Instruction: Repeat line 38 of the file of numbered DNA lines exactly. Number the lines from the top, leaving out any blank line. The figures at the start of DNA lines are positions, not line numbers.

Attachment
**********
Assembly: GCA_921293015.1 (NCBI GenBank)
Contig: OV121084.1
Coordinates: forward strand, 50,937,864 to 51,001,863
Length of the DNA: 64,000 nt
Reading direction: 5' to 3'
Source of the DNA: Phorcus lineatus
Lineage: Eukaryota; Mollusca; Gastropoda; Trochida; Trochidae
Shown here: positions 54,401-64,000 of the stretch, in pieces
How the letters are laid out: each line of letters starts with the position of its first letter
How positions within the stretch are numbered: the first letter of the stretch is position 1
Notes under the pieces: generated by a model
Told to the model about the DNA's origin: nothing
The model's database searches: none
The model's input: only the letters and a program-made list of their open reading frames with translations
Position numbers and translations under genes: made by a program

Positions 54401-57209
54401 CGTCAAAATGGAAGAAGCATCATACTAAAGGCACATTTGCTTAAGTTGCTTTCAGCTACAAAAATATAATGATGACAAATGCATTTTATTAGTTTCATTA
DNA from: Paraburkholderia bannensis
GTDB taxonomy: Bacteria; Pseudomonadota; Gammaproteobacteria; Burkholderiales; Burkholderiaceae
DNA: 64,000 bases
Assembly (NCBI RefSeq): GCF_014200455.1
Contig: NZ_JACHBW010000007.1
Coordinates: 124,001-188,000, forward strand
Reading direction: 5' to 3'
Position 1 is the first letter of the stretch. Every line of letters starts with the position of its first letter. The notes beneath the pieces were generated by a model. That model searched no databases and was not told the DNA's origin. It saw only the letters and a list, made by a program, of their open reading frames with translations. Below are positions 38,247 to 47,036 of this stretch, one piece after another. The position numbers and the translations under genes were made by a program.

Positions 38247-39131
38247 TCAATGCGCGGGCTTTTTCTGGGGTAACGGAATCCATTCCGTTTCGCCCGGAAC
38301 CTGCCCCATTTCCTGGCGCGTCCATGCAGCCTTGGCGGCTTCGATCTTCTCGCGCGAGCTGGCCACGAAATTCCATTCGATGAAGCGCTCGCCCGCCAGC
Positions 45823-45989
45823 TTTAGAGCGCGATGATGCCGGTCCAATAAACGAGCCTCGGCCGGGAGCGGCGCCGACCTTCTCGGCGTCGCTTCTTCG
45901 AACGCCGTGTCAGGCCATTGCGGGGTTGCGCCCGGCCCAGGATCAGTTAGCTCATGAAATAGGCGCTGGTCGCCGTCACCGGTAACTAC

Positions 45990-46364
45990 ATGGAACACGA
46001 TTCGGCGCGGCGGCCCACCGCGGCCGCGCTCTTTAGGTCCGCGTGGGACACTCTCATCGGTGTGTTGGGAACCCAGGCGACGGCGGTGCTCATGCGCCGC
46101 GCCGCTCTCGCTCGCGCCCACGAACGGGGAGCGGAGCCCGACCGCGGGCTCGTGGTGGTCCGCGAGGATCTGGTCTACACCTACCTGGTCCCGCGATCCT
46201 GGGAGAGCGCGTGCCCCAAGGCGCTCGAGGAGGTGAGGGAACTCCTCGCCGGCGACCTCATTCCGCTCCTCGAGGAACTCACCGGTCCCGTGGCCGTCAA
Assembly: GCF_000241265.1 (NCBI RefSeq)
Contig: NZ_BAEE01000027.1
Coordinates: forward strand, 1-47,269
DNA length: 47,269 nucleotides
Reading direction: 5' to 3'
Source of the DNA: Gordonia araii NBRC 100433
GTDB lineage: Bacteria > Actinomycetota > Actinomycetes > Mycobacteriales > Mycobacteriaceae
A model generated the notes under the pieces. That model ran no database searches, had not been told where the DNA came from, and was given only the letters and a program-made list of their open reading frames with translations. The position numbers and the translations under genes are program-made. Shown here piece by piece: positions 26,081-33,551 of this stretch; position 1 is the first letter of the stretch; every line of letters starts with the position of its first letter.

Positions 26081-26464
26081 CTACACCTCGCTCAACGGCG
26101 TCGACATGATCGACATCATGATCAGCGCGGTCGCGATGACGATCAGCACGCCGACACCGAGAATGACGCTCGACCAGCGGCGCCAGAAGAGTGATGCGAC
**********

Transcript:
Contig: NZ_BAEE01000027.1